Even Arab governments that have peace treaties with Israel have ways to put pressure on Israel short of abolishing those treaties, from downgrading diplomatic relations to terminating business contracts with Israeli companies, or even by merely threatening to do so.
For one thing, the United States and other Western patrons of Tel Aviv have passed laws criminalizing the boycott of Israel, even though BDS is fully in line with international law as a nonviolent form of legitimate resistance and activism.
Yet the Arab public can act on at least two different levels here.
For these governments, including the Palestinian Authority, the Israeli atrocities in Palestine are not bad enough to warrant antagonizing the United States, losing out on lucrative business opportunities with Israel or paying the price associated with challenging the Oslo status quo.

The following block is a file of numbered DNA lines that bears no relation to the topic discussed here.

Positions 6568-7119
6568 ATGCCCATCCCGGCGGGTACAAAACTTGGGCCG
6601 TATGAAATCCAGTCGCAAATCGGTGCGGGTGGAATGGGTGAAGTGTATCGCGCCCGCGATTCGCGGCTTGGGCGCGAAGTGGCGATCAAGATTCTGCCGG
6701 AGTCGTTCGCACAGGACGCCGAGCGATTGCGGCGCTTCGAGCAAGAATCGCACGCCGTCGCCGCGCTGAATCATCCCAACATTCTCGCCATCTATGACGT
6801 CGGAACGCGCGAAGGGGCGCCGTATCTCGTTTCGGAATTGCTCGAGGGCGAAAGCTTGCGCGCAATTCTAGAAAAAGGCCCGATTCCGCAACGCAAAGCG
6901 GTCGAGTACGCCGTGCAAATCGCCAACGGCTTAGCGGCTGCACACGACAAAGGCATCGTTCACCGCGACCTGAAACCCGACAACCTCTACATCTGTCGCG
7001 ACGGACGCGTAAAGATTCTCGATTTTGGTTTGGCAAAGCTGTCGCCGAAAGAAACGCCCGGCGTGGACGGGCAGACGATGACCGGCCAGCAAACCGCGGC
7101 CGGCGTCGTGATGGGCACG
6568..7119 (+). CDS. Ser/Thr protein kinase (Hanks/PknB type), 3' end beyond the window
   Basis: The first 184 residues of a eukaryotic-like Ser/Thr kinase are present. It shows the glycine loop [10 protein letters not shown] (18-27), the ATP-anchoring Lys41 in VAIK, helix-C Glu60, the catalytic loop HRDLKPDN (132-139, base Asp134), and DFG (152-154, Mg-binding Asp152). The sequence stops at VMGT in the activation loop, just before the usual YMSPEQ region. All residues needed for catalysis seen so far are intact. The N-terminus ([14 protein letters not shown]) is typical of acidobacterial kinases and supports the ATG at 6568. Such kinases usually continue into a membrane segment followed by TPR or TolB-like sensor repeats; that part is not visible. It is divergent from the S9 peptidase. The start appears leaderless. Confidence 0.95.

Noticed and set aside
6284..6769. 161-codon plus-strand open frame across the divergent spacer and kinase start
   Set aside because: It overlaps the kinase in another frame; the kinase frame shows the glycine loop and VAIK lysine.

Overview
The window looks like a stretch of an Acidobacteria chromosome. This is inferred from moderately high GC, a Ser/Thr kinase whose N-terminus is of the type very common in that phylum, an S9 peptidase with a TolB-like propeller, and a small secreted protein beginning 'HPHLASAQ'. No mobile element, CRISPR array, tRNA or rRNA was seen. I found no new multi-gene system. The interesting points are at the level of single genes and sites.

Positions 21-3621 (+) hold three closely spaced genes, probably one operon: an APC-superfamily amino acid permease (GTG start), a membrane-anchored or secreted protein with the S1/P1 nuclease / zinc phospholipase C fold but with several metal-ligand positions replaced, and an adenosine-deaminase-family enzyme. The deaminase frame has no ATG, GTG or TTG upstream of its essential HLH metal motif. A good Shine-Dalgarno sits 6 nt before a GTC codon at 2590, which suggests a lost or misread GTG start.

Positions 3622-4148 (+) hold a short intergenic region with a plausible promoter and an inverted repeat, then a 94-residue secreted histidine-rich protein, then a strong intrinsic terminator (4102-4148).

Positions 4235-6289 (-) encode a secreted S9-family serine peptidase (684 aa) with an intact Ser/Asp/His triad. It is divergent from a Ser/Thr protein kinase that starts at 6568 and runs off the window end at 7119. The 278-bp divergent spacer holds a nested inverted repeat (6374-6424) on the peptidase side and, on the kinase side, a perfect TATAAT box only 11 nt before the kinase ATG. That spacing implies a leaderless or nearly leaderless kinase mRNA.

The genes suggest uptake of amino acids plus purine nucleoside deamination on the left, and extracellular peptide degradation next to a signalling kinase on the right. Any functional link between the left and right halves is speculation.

Most Arab countries that have no borders with Israel and no full diplomatic relations or peace treaties with Tel Aviv have relaxed the Arab League-endorsed policy of boycotting Israel that dates back to the 1950s, perhaps with the exception of Syria and Lebanon.
Israel must be made to know that Arabs are not complacent, and that its occupation and oppression of Palestine has a very high cost.